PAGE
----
"It was quite unreal to think of what happened there."
Coming to America
Asked how she and her husband came to America, Nussbaum said she and her husband, who had a doctorate in physics, settled in the United States in 1957.
"That was the year of Sputnik, and Rudy was welcomed with open arms because he was a physicist," she said.
He taught for two years in California and then the two came to Portland, where both taught at PSU.
"There was not terribly much empathy; no one wanted to know how we survived," Nussbaum said. She added that people just wanted to know how much they liked the United States.
Nussbaum also said that she has dealt with the trauma she experienced during the Holocaust by talking about it and answering questions.
"I can't bring people back; that it still happens I cannot get over," she said.
Nussbaum told the audience she has written a book about Calmeyer, the German lawyer who saved her family and many more.
"So few people have the courage to stand up for the oppressed, and few people in this country know about him," she said.
"We never knew what motivated him. He was not a Nazi Party member, but felt he could do more by paying lip service to those around him."
Finally, Nussbaum was asked what the average person can do to keep something like the Holocaust from ever happening again.
She answered, "Be open minded and speak up. Be aware of what your adversaries think."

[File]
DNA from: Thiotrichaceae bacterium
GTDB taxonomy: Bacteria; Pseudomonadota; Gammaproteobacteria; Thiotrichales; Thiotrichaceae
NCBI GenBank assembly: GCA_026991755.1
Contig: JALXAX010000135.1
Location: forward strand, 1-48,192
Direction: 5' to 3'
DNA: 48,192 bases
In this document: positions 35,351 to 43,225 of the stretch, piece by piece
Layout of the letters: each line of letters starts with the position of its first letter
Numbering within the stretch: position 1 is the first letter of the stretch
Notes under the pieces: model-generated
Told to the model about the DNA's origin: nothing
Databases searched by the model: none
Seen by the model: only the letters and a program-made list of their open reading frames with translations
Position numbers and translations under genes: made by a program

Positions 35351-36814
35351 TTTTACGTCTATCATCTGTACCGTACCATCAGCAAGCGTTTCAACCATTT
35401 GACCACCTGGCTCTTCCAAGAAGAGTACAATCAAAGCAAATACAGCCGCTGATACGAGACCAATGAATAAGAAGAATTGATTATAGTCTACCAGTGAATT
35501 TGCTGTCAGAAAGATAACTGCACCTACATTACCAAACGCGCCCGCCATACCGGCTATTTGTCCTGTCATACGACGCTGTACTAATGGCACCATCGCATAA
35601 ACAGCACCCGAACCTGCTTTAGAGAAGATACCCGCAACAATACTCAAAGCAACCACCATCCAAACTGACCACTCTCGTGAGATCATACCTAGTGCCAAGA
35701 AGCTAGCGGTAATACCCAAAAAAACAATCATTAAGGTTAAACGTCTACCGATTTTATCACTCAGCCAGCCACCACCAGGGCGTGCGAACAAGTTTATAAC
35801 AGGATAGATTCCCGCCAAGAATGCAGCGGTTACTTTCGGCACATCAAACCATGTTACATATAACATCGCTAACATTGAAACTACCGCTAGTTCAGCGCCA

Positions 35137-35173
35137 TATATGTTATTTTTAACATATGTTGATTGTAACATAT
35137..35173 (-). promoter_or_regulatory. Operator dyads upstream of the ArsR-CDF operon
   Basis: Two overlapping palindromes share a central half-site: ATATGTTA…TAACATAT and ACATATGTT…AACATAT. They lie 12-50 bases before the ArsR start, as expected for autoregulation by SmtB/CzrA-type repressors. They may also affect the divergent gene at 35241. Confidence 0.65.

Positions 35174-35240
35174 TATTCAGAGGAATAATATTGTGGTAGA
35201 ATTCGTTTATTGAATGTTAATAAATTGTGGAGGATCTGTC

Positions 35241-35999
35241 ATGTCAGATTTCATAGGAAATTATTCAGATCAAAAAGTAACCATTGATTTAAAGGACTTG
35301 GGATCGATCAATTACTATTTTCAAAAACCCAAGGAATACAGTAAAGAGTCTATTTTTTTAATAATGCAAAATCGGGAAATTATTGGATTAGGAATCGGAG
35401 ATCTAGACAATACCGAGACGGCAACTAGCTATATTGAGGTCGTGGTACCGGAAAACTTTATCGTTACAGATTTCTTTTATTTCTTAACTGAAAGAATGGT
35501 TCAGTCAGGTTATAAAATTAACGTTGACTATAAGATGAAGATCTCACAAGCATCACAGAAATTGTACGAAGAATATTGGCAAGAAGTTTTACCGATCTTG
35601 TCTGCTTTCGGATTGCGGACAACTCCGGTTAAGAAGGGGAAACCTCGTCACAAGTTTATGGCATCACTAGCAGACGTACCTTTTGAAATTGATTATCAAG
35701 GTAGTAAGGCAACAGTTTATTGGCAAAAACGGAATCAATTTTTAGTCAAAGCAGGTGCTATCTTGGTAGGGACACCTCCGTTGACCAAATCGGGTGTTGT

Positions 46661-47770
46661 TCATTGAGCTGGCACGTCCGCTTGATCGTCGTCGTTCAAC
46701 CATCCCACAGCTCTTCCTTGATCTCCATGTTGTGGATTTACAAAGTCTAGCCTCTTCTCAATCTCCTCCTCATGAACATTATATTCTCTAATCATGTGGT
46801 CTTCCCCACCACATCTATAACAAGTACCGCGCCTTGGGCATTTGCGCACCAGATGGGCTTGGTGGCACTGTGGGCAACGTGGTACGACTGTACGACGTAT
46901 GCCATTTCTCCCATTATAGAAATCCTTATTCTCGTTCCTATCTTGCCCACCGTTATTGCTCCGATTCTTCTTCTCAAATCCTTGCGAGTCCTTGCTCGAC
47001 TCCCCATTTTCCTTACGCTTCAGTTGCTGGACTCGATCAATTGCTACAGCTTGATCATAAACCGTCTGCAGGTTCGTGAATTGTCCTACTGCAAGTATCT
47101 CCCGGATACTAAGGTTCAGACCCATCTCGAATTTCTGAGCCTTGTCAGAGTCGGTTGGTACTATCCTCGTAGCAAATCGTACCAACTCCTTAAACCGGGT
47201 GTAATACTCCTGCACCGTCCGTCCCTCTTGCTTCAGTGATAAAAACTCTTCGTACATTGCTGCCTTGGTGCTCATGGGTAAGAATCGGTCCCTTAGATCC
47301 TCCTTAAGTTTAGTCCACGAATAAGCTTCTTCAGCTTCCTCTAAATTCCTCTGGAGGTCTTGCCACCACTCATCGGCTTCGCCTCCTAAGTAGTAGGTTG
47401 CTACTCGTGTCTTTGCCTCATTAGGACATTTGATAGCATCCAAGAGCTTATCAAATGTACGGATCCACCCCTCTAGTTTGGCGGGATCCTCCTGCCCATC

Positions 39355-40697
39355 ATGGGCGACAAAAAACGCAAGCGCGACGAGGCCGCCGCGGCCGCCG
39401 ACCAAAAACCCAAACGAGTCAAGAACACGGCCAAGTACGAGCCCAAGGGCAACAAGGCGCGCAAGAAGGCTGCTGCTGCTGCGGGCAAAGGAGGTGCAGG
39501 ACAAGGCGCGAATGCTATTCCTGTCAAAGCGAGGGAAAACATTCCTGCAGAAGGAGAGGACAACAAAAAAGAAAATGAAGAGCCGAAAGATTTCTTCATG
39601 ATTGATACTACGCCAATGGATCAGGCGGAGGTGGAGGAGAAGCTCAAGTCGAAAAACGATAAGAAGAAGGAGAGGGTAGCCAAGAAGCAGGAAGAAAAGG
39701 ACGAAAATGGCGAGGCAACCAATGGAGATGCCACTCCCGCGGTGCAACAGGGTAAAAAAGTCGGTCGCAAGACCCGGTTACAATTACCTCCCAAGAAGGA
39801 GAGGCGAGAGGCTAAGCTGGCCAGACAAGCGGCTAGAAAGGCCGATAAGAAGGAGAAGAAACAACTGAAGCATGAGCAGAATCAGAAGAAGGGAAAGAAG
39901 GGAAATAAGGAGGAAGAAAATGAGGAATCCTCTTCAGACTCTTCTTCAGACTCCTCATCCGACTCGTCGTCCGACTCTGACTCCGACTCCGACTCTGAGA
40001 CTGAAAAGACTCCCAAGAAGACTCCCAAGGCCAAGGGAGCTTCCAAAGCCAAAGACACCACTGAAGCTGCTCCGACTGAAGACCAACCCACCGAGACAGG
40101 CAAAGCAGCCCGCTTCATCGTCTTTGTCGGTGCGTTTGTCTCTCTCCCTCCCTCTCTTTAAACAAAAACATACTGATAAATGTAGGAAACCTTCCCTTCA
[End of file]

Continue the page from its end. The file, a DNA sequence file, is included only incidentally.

'And Then They Came For Me'
Julie Akers, who will direct "And Then They Came for Me: Remembering the World of Anne Frank," said the taped interviews of Holocaust survivors in the play feature Ed Silverberg and Eva Schloss recreating scenes from their lives during World War II.
"Ed was Anne Frank's first boyfriend, and she wrote about him in the beginning of her now-famous diary. Eva Schloss was the same age as Anne and lived in the same apartment building in Amsterdam," Akers said.
The Schloss family went into hiding the same day as the Frank family, and like the Frank family, they were betrayed.
"On Eva's 15th birthday, her family was arrested by the Nazis and sent to concentration camps. Eva and her mother survived, and after the war her mother married Otto Frank," Akers said.
Sydney Erlandson, a 17-year-old CCC student, plays Schloss in the production.
Calling the role an amazing opportunity, Erlandson said hearing Laureen Nussbaum speak last week motivates her "to find out more about how to portray Eva."
She said she wants to take all that research and "present it to the audience; it is Eva's story to be told."
Akers said many of her cast members were in the audience for Nussbaum's discussion.
She added, "What having her on campus did was to validate the experiences of the characters in the play. It would be so easy for (the students) to think 'this is history, so long ago,' but her presence made it real and current."